In 2014, Mr. Raman and his Stanford colleagues found a workaround. With $3 million in funding from the US Department of Energy’s Advanced Research Projects Agency-Energy (ARPA-E) program, they developed highly reflective panels that could harness the sky cooling effect while blocking up to 97 percent of solar light. Placed on a roof under direct sunlight, their panels stayed 8.8 degrees F. cooler than the surrounding air – a cooling power of 40.1 watts per square meter. Last year, three of those researchers founded SkyCool Systems, of which Raman is chief executive officer.
Researchers generally agree that radiative cooling technologies such as the one developed by SkyCool could translate to significant long-term energy savings in new buildings. But retrofitting still presents a considerable challenge: In a 2015 analysis by the Pacific Northwest National Laboratory in Richland, Wash., researchers found that material and installation costs made SkyCool’s technology unsuitable for existing structures.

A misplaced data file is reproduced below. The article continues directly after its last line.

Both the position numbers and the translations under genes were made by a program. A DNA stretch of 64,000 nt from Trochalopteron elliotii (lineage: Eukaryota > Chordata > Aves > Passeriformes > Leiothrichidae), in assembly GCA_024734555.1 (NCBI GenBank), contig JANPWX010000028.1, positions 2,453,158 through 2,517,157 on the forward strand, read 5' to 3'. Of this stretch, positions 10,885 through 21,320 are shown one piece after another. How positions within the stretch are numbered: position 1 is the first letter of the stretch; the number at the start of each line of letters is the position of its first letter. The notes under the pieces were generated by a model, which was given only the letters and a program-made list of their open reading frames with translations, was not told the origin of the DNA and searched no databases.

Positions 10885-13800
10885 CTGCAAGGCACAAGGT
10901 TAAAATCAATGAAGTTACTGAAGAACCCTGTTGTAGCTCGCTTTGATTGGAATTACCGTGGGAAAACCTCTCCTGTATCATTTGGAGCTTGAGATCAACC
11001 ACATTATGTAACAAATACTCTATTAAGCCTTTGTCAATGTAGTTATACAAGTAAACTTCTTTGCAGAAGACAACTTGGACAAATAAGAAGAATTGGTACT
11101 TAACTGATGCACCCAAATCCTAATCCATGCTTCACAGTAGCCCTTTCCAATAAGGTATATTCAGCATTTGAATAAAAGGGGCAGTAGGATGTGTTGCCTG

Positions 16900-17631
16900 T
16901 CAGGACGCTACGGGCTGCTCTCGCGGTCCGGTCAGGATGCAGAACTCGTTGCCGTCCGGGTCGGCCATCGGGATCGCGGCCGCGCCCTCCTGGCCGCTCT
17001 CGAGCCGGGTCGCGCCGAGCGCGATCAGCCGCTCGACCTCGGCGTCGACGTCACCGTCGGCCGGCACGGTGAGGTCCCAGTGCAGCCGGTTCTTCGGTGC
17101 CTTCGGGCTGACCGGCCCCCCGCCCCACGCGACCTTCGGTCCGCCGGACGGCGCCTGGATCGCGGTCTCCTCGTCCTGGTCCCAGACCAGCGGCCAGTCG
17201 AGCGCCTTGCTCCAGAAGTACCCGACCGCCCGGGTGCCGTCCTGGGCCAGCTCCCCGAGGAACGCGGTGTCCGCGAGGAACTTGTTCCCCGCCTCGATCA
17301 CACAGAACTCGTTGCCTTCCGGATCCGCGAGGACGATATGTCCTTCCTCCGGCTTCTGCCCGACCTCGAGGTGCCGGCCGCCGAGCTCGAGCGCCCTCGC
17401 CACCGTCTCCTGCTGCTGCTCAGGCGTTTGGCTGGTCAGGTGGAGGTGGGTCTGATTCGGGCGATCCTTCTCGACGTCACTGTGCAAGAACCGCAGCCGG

“The use of radiative cooling technology requires completely different types of building components,” says Srinivas Katipamula, who co-authored the analysis. “Only when existing buildings are completely torn down for a retrofit is it possible to use radiative cooling technologies. We have to look at existing buildings if we are to make a big dent in reducing energy consumption, because much of the consumption is associated with those buildings.”